There’s an awful Catch-22 that’s keeping Guantanamo inmates imprisoned although they’ve been cleared for release. From Seymour Hersh at

America’s federal courts are not playing fair with the innocents who remain wrongly imprisoned at the US detention camp in Cuba

Prisoners at the Guantánamo Bay prison circa 2002. / Shane T. McCoy/US Navy

It was just another federal court decision dealing a further blow to the fate of one of the few remaining souls at the tormented prison at Guantánamo Bay, a chunk of soil on the southeast coast of Cuba that was a spoil turned over to the United States after its victory in the Spanish-American War. The well-documented horrors that went on in the military prison set up there after the 9/11 attacks became a recruiting tool for disaffected young Arabs eager to demonstrate their hatred of America.

The US Court of Appeals for the DC Circuit ruled in early April that a federal government prisoner, a businessman from Yemen named Abdulsalam Ali Abdulrahman al-Hela, could not be kept locked up if he was no longer deemed to be a threat. But the Court did not rule, as his attorneys wanted, that al-Hela, who is not a US citizen and was captured in a foreign country, had a constitutional right to due process. Al-Hela was initially captured twenty-one years ago in Egypt and, after two years in Central Intelligence Agency black-site prisons, was shipped to Gitmo for further enhanced interrogation—aka torture.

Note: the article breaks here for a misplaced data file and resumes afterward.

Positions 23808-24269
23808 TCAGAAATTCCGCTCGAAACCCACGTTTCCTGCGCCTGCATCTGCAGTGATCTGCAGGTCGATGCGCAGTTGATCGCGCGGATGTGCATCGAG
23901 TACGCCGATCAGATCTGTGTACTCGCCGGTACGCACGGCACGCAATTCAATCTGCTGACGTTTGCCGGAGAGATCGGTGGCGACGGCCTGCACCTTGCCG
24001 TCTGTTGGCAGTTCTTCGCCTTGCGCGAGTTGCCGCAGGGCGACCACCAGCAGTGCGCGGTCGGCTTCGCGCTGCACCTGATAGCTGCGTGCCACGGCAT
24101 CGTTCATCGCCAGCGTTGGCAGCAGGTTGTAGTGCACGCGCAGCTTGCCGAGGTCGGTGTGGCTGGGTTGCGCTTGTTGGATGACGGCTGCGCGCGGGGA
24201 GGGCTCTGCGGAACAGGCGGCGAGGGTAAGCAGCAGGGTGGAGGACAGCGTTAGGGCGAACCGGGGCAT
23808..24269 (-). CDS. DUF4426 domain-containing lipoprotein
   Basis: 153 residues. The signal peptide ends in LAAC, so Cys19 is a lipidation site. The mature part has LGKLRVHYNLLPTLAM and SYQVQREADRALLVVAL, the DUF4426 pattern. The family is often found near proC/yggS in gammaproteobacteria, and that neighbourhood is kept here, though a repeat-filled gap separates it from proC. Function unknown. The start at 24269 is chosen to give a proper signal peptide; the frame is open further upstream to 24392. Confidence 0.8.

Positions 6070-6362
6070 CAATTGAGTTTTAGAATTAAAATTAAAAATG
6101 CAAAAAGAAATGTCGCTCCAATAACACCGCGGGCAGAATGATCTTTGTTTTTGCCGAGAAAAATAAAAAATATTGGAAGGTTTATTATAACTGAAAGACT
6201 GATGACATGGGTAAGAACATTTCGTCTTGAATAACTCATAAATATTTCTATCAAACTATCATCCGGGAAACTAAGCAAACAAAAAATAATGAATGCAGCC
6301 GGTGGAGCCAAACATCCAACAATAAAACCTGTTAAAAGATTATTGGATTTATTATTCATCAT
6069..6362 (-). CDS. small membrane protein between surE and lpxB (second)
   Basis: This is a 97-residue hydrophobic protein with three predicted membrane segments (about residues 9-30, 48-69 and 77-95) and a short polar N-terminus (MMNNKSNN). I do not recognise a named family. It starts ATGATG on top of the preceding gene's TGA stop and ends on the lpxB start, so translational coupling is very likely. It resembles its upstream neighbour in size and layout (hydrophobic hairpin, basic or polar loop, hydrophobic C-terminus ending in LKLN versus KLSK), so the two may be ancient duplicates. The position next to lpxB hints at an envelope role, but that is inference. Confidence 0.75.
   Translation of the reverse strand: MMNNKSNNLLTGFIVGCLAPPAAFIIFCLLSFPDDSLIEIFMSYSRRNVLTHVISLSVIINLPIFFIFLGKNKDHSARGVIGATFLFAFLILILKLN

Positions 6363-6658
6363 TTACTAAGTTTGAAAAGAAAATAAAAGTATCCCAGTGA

An internal review board eventually cleared him for release to a nation that employs what the board called “appropriate security measures.” But war-torn Yemen, al-Hela’s home, was not considered safe, and he remained in jail. Hence the new trial, whose same old finding once again had to evoke dismay for sixteen other prisoners who have been approved for release but not to a nation considered safe.

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